African-Americans who wear their hair without chemical straighteners have 'natural' hair. Natural black hair is very versatile and can be styled in many different ways. Some styles are simple while others are more complex. Besides an easy afro, you can wear Bantu knots, braids, cornrows, afro puffs, twists and many more styles that take advantage of your hair's unique coils and kinks.
Things You'll Need
- Wide-tooth comb
- Plastic pick
- Soft bristle brush
- Hair products
- Covered elastics
- Rat-tail comb
Detangle black hair before attempting to style. It's easiest to detangle natural black hair while it's wet. After shampooing, apply a moisturizing conditioner to the hair. Begin combing at the ends with a wide-tooth comb and work your way to the roots to get out all tangles.
Style an afro with a plastic pick. This is the easiest natural style to create and only relies on a good haircut from a barber or stylist. Begin at the ends of hair and pick the hair out into a fluffy halo. Work your way toward the scalp.
Create a chunky afro by taking chunks of hair in uniform sizes and twisting each chunk loosely. Apply a lightweight gel before twisting for added hold. Let this set for several hours or overnight, then untwist each section and use your fingers to style.
Make afro puffs by parting the hair into two or four sections. Brush each section into place and secure at the scalp with a covered hair elastic. Pick the afro hair out with a plastic pick until the hair is tangle-free.
Cornrow hair by using a rat-tail comb to create straight parts from the hairline to the nape of the neck. Begin braiding at the front of the head and as you work your way to the back, pick up hair from the section you're working on and add it to the braid. This makes the braid lie flat to the scalp. Continue braiding to the ends of the hair.
Make Bantu knots. Begin at the back of the head and use the rat-tail comb to create even, square sections in whatever size you prefer. A one-inch square is an average size. With each section of hair, begin twisting the entire section around itself until it forms a knot. Place the end of the knot at the base of the section and use a rubber band to secure it if necessary.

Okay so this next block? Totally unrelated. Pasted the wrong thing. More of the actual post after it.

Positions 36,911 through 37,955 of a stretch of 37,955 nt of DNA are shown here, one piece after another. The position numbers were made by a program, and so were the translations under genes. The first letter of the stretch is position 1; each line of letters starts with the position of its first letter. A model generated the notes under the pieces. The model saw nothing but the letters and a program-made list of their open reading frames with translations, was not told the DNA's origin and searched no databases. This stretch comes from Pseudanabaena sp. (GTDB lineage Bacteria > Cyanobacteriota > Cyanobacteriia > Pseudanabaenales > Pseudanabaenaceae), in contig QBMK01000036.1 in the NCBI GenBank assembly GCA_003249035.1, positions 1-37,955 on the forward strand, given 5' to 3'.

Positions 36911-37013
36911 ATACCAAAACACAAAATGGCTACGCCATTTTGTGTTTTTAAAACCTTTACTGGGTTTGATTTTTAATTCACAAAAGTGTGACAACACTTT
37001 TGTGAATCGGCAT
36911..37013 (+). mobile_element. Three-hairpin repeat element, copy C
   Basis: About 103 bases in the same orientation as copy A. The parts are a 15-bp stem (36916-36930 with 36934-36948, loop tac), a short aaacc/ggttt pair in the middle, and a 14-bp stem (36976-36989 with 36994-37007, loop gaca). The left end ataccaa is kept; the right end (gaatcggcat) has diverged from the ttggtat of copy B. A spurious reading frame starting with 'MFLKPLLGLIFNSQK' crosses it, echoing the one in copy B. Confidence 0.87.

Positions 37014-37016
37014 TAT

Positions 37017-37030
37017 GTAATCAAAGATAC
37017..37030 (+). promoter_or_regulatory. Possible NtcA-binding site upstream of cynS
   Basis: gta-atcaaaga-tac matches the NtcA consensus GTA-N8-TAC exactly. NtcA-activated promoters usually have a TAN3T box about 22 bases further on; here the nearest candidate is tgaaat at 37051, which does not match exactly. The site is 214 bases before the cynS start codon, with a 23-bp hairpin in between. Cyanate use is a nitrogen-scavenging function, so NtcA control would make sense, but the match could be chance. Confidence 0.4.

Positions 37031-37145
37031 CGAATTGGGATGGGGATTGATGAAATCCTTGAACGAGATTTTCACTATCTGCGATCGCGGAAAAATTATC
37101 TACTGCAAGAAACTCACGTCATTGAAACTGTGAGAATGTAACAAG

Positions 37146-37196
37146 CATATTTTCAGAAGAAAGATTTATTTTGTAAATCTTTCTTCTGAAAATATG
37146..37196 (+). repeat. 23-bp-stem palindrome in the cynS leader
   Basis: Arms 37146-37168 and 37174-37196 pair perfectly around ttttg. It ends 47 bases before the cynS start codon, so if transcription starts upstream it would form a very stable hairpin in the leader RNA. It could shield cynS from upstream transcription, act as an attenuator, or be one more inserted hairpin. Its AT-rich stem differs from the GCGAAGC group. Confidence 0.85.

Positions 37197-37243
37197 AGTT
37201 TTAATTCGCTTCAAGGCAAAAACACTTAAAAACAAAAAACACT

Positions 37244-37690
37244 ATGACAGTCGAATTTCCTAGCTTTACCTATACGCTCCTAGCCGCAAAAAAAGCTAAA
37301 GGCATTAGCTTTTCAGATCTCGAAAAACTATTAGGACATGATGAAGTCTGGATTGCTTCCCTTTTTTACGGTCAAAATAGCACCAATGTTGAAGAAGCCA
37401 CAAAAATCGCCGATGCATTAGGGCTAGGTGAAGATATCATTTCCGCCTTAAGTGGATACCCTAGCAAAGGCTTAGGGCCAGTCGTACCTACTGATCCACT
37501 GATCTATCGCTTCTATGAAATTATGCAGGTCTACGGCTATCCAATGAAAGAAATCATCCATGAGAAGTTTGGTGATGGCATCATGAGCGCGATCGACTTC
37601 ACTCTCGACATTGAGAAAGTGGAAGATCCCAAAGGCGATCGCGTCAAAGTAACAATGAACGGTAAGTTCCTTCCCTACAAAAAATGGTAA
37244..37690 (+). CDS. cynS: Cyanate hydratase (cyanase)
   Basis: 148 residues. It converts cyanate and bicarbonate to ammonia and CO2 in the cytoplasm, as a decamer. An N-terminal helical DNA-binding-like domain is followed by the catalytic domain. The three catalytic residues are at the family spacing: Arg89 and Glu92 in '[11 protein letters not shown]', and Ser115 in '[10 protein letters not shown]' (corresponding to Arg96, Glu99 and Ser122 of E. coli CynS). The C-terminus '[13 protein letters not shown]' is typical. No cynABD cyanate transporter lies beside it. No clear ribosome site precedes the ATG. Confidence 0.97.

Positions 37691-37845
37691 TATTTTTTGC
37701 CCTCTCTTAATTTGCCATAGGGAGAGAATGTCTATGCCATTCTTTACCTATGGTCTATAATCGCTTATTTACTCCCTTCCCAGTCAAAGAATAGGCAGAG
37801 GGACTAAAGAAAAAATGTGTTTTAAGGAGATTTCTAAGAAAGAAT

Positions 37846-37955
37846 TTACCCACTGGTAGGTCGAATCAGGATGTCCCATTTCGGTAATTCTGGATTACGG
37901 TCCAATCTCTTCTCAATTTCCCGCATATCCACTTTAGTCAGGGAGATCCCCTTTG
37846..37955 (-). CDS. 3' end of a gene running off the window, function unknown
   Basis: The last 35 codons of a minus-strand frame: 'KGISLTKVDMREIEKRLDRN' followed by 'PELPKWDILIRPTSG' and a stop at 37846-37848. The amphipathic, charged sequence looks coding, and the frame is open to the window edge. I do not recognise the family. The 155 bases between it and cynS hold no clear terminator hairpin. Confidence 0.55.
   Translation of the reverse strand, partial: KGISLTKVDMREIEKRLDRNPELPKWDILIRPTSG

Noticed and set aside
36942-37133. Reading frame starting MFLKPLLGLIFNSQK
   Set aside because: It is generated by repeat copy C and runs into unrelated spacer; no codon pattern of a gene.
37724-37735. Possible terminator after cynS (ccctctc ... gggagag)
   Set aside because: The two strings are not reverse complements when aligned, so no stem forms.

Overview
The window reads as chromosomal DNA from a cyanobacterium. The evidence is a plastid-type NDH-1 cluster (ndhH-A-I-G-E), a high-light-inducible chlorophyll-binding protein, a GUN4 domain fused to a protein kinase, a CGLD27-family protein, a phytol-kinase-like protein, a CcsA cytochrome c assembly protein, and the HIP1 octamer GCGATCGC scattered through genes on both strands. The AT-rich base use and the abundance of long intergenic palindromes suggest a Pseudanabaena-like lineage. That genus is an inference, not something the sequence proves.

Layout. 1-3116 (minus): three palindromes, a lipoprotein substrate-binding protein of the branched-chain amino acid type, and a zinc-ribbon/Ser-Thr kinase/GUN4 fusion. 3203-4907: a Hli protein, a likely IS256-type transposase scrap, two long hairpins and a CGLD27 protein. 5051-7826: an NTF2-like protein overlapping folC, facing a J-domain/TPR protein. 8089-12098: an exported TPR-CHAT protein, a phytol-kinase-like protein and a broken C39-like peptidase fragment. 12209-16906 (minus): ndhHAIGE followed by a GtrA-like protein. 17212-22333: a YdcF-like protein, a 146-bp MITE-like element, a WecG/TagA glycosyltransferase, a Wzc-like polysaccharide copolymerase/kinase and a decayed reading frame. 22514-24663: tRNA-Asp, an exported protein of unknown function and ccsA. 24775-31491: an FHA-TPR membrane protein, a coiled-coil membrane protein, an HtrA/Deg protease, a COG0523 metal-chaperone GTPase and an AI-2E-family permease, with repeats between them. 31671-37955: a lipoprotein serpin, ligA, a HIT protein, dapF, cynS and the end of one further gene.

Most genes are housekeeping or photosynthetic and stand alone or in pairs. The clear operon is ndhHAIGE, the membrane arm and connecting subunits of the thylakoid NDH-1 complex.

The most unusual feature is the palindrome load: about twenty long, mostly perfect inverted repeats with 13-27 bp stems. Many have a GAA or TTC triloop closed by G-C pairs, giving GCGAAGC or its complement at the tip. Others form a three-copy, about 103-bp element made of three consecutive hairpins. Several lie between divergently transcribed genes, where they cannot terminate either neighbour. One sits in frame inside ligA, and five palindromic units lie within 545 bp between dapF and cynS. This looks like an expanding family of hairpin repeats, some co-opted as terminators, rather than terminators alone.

Braid hair into individual plaits. Work with sections in whatever size you prefer. The smaller the sections, the more braids you'll end up with and the longer it will take to style them. Begin at the back of the head and part your hair into square sections. Simply braid each section and let the braids hang loose. If braids are long enough, you can pull them back into a ponytail or two, or fashion them into an updo.
Create two-strand twists by twisting two sections of hair around one another. The size of your twists depends on the size sections you create. Twist two strands of hair in each section all the way to the ends.
Tips & Warnings
- Use natural oils like jojoba or rosemary, or shea butter, to moisturize your hair. Cover hair at night with a silk or satin scarf or bonnet. This helps keep the style in place and also preserves your hair's natural moisture.
- Don't braid or pull the hair too tightly. This can lead to breakage. Avoid products that contain petrolatum or mineral oil. These ingredients are pore-clogging.
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